In my experience, this question is much more practical. Think about it - life changes so quickly and unexpectedly these days, I’d be surprised if even the most successful people of the world have ever been able to stick to any kind of concrete “five year career plan”. In my experience, it has been much more effective to set goals in this sort-term manner. It’s less intimidating, more manageable, and less stressful when you deviate from your plan (and you probably will).
2. Learn random stuff and try everything
Let’s make it even simpler. If you have no idea where you want to take your career, or you’re considering a career change, a good question for you might be:
“What do I want to learn this year?”
Answer that question, and start studying and practicing. Don’t worry too much about “will this pay off in the future,” just have fun with it for now. Karate, programming, photography, graphic design, battle-rapping… it doesn’t matter what it is - if it interests you at all, give it a shot. You have nothing to lose by learning something new.
One of the greatest things about modern life is that you can learn just about anything on the internet for free. For no monies. Just go to Google and type in “how to juggle,” and five seconds later you’ll find a free how-to video. There’s no excuse anymore, you lazy mofo. (Side note - if you search online and can’t find any free materials for what you want to learn, please email me and I’ll try to help you find it.)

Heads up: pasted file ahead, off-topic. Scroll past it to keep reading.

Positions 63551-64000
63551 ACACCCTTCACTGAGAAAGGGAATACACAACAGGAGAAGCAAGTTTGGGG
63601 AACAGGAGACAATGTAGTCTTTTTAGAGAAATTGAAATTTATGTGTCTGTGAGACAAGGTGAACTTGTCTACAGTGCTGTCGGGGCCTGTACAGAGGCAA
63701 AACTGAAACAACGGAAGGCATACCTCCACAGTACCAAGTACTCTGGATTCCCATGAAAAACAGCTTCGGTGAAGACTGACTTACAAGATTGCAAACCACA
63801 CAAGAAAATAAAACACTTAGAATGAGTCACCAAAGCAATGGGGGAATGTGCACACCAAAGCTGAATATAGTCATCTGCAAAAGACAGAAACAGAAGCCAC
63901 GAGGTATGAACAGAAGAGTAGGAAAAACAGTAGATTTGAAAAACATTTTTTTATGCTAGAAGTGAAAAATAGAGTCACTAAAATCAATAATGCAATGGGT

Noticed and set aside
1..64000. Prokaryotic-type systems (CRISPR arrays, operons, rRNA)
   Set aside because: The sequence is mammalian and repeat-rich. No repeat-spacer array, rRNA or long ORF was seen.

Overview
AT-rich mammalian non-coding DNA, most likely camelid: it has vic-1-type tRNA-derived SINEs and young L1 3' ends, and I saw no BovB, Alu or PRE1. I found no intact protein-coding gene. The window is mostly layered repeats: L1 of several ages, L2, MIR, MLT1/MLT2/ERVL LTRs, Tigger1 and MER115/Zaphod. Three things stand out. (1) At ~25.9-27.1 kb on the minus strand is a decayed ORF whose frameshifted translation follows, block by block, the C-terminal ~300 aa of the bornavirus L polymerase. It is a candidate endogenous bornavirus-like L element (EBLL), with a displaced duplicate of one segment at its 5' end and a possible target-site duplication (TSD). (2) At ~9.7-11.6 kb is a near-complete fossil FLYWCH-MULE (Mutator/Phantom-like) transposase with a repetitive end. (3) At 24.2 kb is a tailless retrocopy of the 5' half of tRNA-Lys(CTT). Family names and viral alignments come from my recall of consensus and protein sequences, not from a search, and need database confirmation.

Here’s where it gets fun. If you spend enough time trying out random stuff, eventually something (or multiple things) will start to resonate with you. If you ever find yourself feeling completely immersed in whatever thing you’re learning, to the point where you sometimes lose track of time while doing it, you might have a winner. Keep doing that thing. And keep a list of everything that makes you feel this way, you’ll need that list later.
I know I said don’t worry about whether or not it will pay off, but yeah – learning interesting stuff and useful skills generally pays off in one way or another. If you get good enough at something, someone will eventually be willing to pay you to do it for them or teach them how to do it themselves. For example I learned ballroom dance in college just for the fun of it (and because there weren’t enough girls in my electrical engineering classes). I never expected to make money from it, but a few years later people were paying me pretty decent money to teach them how to dance. No degree or certifications necessary.
So get out there and learn some cool shit! It’s the first corner of my “Career Success Triangle."
3. Do useful things for other people